The looseness of the terms we use to describe conservatism, as a body of thought, is fascinating: a belief in the importance of the past, of the organic nature of society, a hatred of radical revolution, and a belief in private property, religion and the complexity of life. Surely, in the 18th century, Burke cannot have been exceptional in believing in the importance of tradition, property or religion?
British politics in the 18th century was unlike that of today. There were loose groupings around aristocratic factions: the Whigs, who supported party and parliamentary government as established by the Glorious Revolution in 1688-9; and the Tories, who preferred royal prerogative and labelled themselves the ‘King’s Friends’. Before 1790, Burke made a name for himself as a critic of royal prerogative, as well as of the upholding of abstract rights of taxation on the American colonies. As an Irishman without independent means, an Anglican married to a Catholic, he was supportive of generous trade policies with Ireland as well as granting Catholics similar political privileges to Anglicans. His central goal was the maintenance of the Whig settlement of 1688. This is the key theme of Reflections: the British Constitution was, to Burke, an unparalleled achievement which had established both ‘liberty’ and ‘order’. The French Revolution, in contrast, destroyed all the bases Burke believed necessary for a free and stable society.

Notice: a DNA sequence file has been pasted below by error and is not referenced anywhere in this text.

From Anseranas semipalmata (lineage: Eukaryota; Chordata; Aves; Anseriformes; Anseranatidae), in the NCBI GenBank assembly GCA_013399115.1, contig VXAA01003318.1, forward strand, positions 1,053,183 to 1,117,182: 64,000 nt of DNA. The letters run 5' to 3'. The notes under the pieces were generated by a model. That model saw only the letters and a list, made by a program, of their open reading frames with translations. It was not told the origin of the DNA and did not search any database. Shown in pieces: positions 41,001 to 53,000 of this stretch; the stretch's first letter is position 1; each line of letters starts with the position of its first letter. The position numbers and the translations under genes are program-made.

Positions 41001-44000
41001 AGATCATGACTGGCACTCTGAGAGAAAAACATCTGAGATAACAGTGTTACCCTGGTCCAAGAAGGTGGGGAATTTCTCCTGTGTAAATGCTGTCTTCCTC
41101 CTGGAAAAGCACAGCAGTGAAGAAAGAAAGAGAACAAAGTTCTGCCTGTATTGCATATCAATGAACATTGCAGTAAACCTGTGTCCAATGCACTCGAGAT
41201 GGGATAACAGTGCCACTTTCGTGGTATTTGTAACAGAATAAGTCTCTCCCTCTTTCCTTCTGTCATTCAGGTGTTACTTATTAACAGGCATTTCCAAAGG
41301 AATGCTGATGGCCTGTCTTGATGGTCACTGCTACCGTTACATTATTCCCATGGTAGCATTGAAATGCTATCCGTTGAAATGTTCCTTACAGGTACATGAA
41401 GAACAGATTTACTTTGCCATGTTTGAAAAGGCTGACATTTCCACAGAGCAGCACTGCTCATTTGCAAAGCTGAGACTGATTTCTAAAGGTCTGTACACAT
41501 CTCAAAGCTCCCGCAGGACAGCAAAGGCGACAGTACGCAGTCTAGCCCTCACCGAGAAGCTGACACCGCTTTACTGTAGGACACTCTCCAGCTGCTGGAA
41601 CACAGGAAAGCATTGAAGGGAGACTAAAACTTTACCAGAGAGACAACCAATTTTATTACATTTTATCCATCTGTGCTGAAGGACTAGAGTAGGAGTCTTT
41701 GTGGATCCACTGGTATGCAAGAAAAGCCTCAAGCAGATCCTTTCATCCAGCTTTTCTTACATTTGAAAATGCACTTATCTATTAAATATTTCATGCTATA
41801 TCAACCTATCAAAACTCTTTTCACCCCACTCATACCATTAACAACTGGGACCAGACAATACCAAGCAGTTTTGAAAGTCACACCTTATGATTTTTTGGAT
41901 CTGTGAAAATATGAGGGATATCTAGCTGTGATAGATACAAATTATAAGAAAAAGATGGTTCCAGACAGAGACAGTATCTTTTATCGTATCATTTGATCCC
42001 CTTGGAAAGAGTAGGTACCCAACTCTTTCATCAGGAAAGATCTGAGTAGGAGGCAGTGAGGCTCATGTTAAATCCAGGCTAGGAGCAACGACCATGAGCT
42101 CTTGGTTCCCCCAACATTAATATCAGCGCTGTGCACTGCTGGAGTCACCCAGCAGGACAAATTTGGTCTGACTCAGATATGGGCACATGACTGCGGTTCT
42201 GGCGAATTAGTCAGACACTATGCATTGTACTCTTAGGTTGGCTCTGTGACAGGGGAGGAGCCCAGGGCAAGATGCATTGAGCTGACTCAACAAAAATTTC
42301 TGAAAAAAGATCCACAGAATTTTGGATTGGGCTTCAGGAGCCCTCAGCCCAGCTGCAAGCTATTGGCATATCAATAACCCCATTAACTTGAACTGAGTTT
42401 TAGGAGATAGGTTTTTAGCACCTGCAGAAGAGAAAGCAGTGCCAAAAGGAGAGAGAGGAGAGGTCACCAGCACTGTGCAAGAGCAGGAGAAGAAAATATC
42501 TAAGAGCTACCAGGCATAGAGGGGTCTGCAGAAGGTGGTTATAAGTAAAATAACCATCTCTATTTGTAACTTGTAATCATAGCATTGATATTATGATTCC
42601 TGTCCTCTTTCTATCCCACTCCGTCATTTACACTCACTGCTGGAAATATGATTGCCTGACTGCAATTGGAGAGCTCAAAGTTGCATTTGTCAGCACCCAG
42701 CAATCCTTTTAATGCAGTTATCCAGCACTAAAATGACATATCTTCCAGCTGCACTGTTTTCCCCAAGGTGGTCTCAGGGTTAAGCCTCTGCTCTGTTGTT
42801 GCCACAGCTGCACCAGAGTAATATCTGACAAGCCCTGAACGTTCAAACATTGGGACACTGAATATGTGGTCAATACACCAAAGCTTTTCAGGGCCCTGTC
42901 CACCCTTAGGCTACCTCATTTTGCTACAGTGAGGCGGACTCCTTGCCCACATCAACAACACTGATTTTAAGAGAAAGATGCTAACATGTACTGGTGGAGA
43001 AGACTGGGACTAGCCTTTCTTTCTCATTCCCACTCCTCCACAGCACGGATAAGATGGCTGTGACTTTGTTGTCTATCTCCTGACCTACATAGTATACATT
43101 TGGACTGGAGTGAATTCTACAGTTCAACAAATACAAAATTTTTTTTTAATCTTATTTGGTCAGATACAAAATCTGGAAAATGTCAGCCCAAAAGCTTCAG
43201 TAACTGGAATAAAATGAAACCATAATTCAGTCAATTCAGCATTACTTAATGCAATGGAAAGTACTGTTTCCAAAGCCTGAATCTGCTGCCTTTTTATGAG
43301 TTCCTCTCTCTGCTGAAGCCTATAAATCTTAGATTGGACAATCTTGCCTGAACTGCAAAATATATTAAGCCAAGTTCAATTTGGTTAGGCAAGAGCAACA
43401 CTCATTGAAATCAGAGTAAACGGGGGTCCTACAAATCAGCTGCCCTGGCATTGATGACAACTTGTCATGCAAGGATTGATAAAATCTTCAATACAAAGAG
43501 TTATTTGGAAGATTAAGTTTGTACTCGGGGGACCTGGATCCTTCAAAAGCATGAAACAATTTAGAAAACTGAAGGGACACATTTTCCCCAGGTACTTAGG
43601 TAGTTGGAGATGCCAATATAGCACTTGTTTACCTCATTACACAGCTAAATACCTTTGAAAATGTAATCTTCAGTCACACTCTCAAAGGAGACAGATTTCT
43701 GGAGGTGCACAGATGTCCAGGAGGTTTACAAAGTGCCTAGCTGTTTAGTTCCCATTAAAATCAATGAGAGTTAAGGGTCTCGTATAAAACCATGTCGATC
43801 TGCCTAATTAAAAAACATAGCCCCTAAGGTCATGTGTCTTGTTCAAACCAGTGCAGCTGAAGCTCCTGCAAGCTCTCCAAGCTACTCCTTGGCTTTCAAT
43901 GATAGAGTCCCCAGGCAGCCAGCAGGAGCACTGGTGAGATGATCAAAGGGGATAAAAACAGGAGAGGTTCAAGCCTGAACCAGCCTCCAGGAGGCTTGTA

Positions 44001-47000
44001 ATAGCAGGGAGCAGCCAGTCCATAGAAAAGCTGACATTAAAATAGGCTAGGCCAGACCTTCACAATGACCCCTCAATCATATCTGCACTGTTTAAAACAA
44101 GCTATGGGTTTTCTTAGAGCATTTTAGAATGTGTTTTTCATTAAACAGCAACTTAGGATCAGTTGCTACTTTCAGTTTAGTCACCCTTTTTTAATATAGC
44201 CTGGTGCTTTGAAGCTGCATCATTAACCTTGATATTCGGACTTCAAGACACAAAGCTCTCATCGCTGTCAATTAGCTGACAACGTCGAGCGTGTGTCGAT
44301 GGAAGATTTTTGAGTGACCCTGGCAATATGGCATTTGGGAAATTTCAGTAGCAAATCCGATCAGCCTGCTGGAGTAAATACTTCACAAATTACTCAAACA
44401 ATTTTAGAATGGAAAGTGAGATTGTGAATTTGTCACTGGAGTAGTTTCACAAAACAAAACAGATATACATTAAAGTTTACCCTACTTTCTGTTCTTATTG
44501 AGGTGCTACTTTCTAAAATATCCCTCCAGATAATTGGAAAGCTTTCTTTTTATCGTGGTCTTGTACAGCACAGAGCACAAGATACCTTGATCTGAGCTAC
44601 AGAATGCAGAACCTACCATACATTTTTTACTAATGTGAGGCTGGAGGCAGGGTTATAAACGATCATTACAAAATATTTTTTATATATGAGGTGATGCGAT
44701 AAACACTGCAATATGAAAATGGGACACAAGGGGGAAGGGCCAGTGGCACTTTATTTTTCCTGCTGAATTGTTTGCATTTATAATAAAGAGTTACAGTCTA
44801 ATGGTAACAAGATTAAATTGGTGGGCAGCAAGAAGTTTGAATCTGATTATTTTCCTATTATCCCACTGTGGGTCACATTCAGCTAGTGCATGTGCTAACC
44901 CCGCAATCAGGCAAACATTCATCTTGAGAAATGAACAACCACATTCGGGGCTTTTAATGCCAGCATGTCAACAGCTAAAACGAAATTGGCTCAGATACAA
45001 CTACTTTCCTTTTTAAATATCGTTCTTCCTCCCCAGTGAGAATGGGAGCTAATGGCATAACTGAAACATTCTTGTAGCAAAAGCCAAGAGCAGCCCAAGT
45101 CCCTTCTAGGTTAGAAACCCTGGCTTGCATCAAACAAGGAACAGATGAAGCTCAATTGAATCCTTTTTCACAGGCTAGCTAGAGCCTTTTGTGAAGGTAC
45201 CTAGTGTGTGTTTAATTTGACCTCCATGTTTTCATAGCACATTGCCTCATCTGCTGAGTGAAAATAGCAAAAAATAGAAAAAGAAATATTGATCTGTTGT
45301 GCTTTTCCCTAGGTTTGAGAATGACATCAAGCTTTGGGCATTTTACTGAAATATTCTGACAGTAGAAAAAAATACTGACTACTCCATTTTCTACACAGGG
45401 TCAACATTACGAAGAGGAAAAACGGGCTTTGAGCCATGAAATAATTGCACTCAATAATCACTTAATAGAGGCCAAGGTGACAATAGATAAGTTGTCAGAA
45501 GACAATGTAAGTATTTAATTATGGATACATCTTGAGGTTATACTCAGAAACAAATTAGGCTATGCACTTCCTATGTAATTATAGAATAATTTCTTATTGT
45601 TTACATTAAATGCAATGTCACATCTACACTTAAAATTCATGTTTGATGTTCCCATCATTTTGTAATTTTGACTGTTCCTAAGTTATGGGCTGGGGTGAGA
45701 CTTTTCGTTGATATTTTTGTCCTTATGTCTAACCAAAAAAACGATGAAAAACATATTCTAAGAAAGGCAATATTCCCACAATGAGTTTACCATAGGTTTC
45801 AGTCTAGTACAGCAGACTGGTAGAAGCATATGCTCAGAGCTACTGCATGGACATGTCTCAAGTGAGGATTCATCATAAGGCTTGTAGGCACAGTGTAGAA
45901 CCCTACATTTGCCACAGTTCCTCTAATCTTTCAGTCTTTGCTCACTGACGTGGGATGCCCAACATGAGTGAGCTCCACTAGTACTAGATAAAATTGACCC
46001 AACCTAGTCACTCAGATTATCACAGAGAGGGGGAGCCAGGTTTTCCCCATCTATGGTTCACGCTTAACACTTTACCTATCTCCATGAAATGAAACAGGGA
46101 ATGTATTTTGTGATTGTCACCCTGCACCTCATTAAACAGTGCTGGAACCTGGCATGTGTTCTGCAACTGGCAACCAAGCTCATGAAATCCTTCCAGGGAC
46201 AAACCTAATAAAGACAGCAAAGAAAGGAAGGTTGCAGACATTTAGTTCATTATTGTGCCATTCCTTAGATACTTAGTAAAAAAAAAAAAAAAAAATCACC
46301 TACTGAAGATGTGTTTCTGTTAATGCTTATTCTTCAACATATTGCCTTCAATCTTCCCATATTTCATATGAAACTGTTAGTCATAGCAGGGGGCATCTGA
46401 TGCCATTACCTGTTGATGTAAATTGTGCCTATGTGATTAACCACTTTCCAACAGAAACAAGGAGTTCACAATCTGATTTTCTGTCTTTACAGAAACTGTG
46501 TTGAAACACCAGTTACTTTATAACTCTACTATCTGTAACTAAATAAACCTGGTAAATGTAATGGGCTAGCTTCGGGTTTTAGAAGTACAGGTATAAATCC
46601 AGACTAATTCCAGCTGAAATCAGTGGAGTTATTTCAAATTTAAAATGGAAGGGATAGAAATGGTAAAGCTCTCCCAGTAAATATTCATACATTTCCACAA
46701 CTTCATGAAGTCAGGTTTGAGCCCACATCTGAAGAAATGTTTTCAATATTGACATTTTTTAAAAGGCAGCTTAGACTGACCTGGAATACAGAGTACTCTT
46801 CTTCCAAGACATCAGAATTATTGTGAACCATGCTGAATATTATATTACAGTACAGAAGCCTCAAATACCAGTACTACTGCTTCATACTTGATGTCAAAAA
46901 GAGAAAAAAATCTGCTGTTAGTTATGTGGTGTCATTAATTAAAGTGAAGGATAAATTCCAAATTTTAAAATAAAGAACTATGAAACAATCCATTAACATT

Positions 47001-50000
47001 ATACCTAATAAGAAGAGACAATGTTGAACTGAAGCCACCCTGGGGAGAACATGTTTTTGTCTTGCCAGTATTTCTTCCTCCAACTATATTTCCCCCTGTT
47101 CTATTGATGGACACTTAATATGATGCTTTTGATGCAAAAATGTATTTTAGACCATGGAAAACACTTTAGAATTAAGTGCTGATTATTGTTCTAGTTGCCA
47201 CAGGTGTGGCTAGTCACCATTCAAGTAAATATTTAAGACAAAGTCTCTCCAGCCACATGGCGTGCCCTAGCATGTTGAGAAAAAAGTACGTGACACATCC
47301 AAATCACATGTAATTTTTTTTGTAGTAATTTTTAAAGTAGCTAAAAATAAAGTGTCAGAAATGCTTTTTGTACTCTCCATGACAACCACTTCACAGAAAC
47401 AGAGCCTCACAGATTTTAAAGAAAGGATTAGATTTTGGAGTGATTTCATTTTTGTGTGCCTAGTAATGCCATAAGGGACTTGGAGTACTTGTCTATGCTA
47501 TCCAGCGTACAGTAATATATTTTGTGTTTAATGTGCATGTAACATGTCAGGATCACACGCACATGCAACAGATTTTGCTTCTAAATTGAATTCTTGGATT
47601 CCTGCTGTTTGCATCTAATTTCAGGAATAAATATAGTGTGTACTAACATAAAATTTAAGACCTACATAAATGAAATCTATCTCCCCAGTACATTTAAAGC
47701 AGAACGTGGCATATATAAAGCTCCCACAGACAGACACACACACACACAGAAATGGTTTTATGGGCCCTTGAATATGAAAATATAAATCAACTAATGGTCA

Despite the fame achieved by Reflections, in the years following his death in 1797, Burke was not immediately seen to be a great Tory, nor even a consistent political thinker. In breaking with the Whigs of Charles James Fox, the Foxite Whigs accused him of keeping them out of power until the years of the Great Reform Act in 1832. Yet the Whigs still claimed to be the heirs of his earlier writings and the Tories did not forget his damnation of royal prerogative. On top of this, his Irishness and links to Catholicism posed significant problems for many Tories: he had been accused of secretly converting to Catholicism on his deathbed and commentators recalled that his oratory stank ‘of whiskey and potatoes’. There were other claims that, because he relied on his patrons, he did not actually speak his own opinions, but those he was paid to say. The worst criticisms were that the French Revolution had simply driven Burke mad.